Phoenix has been digging shallow trenches on Mars, and hitting hard stuff, which is bright white – like maybe ice.

Now bits of the stuff are vanishing before our eyes…

The scoop had dislodged some ~ 1cm chunks of the white stuff which were displaced to the end of the trench.
These have now vanished.

Like sublimated.
So, probably not salt deposits, we think…
Given the ambient temperature, exposed water ice looks like a good bet.
For real. – Might worry it is dry ice, but it seems too warm for there to be dry ice there, and also it is not so hard – I’m assuming Phoenix has quantitative measurements of the hardness, of course.


i-05c9d58699eb57f987f2d933cc3033f9-dodo_020_024.gif
Images are here

Now they need to actually pick up some of these chunks, before they sublimate, and get some chips of them, somehow, into the little ovens, and bake them out – see what comes out.

Also looks like the exposed hard patch to the upper right is shrinking, presumably also through sublimation.
Er, better be more underneath there… be embarrassing if it was ice, and that was all of it, eh?

h/t Strange Fruit

Comments

  1. #1 csrster
    June 20, 2008

    I think it’s Martian street cleaners sweeping the stuff up between frames.

    Actually, this is one of the most insanely cool things I’ve seen in a long while.

  2. #2 S. C. Hartman
    June 20, 2008

    Dry Ice was the first thing that came to my mind, but they would have looked pretty foolish not to have ruled that out. Haven’t seen any mention of solid CO2 in anything published so far. I assume they have a way to measure the soil temperature.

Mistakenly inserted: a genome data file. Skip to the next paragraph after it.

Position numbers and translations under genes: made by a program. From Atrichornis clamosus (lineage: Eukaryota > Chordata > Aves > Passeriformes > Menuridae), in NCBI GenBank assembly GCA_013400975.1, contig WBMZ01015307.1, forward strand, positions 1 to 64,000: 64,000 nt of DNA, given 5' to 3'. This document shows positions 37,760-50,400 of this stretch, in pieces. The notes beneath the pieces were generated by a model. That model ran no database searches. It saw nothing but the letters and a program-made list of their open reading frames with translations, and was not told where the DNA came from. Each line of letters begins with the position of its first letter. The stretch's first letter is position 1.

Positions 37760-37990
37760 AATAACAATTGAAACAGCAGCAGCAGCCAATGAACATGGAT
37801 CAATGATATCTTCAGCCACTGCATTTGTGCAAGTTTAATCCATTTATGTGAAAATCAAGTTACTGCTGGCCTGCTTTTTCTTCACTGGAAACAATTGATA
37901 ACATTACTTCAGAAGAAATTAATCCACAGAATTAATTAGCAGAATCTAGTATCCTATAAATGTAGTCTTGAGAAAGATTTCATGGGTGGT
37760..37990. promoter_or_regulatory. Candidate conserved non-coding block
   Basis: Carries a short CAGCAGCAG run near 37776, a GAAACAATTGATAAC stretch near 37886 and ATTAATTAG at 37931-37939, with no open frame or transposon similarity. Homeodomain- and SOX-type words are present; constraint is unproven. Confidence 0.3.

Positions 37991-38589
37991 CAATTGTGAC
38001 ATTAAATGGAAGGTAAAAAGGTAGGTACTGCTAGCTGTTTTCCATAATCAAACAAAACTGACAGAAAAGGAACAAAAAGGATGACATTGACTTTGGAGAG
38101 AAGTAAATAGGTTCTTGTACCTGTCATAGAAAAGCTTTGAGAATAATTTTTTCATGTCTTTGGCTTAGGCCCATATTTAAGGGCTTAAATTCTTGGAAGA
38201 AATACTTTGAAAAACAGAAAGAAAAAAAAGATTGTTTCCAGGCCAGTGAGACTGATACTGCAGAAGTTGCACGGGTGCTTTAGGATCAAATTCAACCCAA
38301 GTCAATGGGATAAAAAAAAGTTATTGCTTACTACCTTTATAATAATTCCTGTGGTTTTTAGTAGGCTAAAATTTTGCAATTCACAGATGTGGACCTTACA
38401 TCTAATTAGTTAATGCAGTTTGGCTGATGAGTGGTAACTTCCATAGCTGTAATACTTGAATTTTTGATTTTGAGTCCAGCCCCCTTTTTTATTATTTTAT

3. #3 Colin
    June 20, 2008

    I’m a bit confused by this. They found ice, near the giant polar ice cap, right? So is this not exactly what we would expect?

    I’m happy for the detection, but I’m just not sure if this falls into the “this is new” or the “this is what we expected” category of discoveries.

  4. #4 Steinn Sigurdsson
    June 20, 2008

    I think this is one of the “what we really hoped for” things.

    Yes, the “old persistent ice” at the pole is probably water, and yes, the orbital evidence suggested strongly there was subareal water ice there – but to actually have it right under the lander and shallow and accessible is beyond “what we would expect” into “phew it really is there like we hoped it might be” – so not completely new, per se, more a step along the optimal path for discovery.

    Or, you could think of it as confirmation that the science team chose well when picking a landing site and an approach to access any water ice deposits.

  5. #5 changcho
    June 20, 2008

    Very cool – but do mention it is the ‘chunky’ stuff on the bottom left of the trench that we should concentrate on (inside the shaded area), not the white stuff at the top…

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